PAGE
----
Estimating Kangaroo Populations – Maxent and GIS Modelling

Red Distr dynamic landcoverThere are extensive kangaroo population surveys undertaken in Australia throughout the kangaroo harvesting commercial zones. Population estimates from these areas are used to set yearly harvesting quotas to ensure a sustainable kangaroo population and industry. However, there are extensive areas outside of the commercial zone with kangaroos that are not included in

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Science Under Siege – Published by the Royal Zoological Society of New South Wales

Science Under Siege CoverAustralian Wildlife Services has contributed to the recently published, thought provoking book ‘Science Under Siege’ published by The Royal Zoological Society of New South Wales, November 2012.

The ‘Science Under Siege’ volume has many papers of interest regarding misuse or abuse of science in today’s society. Cooney et al. expose THINKK’s abuse of science in relation to kangaroo harvesting and Menna Jones exposes flaws in the way some ethics

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ABC Interview on Red Kangaroos on Angas Downs

Local NT ABC Radio reporter Caddie Brain interviews Dr George Wilson, Australian Wildlife Services about kangaroos on Angas Downs IPA… Click here  for the transcript and to listen to the story.

” The team from Angas Downs Station are working hard to increase red kangaroo numbers on the former pastoral property. Rangers are reinstalling water points, undertaking aerial

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Maranoa Kangaroo Harvesters and Growers Co-operative Meeting October 2010

On Tuesday 26 October 2010, Australian Wildlife Services met with members and prospective members of the Maranoa Kangaroo Harvesters and Growers Co-operative (MKHGC) in Mitchell, QLD. The group included landholders running various operations, Landcare members, Roo harvesters, QLD game meat processors, Government and NRM body representatives and the media. Discussions were also held with reps of the University of Queensland, Gatton Campus. MKHGC is a ‘Sustainable Wildlife Enterprise’ (SWE). A SWE is a commercial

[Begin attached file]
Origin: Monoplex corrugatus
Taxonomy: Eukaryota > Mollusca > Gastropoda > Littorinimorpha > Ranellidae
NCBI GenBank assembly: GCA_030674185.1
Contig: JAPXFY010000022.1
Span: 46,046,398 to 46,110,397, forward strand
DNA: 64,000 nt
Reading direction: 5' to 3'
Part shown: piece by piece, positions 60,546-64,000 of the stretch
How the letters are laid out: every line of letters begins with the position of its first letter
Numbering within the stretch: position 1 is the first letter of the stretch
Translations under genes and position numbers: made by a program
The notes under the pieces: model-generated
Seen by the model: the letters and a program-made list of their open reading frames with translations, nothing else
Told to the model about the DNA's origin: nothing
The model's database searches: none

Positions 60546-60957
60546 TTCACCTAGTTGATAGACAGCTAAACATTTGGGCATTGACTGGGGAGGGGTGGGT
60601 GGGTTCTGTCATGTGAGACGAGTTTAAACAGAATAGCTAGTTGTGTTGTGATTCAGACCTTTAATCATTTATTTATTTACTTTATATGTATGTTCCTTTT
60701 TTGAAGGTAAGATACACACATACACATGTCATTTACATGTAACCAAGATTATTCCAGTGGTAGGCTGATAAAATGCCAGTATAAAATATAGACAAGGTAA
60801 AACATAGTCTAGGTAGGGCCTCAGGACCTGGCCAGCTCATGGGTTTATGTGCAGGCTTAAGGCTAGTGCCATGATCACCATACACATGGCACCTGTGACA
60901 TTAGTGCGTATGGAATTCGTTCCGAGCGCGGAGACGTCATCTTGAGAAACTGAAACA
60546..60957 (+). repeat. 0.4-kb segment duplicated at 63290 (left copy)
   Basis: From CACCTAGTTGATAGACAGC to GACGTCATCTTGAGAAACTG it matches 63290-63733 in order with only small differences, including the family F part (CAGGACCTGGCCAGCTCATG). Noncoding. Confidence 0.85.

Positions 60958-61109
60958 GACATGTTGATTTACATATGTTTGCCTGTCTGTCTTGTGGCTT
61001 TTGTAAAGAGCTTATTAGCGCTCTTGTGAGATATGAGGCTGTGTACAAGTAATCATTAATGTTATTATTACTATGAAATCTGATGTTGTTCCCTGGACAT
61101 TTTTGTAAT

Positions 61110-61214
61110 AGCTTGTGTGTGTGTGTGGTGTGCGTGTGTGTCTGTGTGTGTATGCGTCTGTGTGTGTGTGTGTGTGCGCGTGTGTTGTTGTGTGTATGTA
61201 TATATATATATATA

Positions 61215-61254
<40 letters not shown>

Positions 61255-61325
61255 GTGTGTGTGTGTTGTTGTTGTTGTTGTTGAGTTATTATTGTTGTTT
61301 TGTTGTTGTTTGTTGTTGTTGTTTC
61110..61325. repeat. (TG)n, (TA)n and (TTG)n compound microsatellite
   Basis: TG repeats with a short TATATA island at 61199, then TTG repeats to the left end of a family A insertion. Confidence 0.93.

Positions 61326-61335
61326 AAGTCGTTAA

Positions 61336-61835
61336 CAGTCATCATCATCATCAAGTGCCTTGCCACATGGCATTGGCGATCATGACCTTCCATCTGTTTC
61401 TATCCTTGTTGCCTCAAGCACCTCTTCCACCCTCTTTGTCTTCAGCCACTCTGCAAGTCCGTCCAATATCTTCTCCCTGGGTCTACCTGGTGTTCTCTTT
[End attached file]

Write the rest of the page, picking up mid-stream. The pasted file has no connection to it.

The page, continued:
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Is current Indigenous hunting sustainable?

Despite the importance placed on it by Indigenous people, land and wildlife management is a minor component of current Australian Government resource allocation for addressing Indigenous need.  Readdressing this situation is urgent because Indigenous wildlife use and hunting in Australia, as it currently practiced, is often unsustainable. Our investigations which have been published in the CSIRO journal – Wildlife Research, examine the opportunity for greater science support for traditional Aboriginal practice. They are summarised in an Opinion Editorial on ‘

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Using kangaroos adaptations to produce low-emission meat

Kangaroos are adapted to Australia’s variable climate and are abundant in rangelands where cattle and sheep are raised. However landholders rarely benefit from kangaroos on their lands or play a role in their management. An exception is a Cooperative of graziers in Queensland, established in 2009 with Landcare support.

The Cooperative seeks to increase the value of kangaroo products and to address kangaroos’ free ranging behaviour by enabling collaboration in their management across properties. Cooperative members are following trends throughout

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Camels and Greenhouse Gases

A story on the front page of  The Australian on 8 February referred to AWS. It discusses methane emissions from camels and cars and follows a request by John Cobb MP to the Parliamentary Library to do an estimate. The Australian journalist sought comment from Sen Wong’s office and was presented with a much lower figure.  The journalist then asked AWS  for an independent estimate.

AWS makes the point that the issue is much more complicated than a simple comparison

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Methane emissions from animals

An article in The Australian recently revisted AWS  interest in the potential of kangaroos as producers of low emission meat compart to other species. It contained a table with an incorrect legend that had been inserted by a sub-editor.  The correct table and legend follows:

Emissions from animals

Animal No. Animals 1999 Enteric methane (CH4 Gg/yr) Enteric methane
(CO2e Gg/yr)
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Kangaroo farming and the carbon economy

AWS is working with a Kangaroo Management Cooperative of pastoralists and kangaroo harvesters in central Queensland.  We are examining if lower dependence on cattle as meat producers can reduce greenhouse gases (GHG) in the atmosphere. Lowering total grazing pressure will also reduce water consumption and can drought proof properties.

Ruminant livestock produce the GHG methane and so contribute to global warming and biodiversity reduction. Methane from the foregut of cattle and sheep constitutes 11% of Australia’s total GHG. Kangaroos, on

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Kangaroos and Domestic Livestock – A Comparison of Greenhouse gas Production

The Society for Conservation Biology in USA published a report by AWS on 5 August 2008, that describes how kangaroos could be utilised to help reduce Australia’s methane emissions. It proposes that eating more kangaroos in lieu of cattle and sheep will help slow climate change. Download

On 30 Sep 2008 the Garnaut Climate Change Review Final Report referred to the study in Chapter 22 and there was considerable media interest in follow up. Articles have appeared in New

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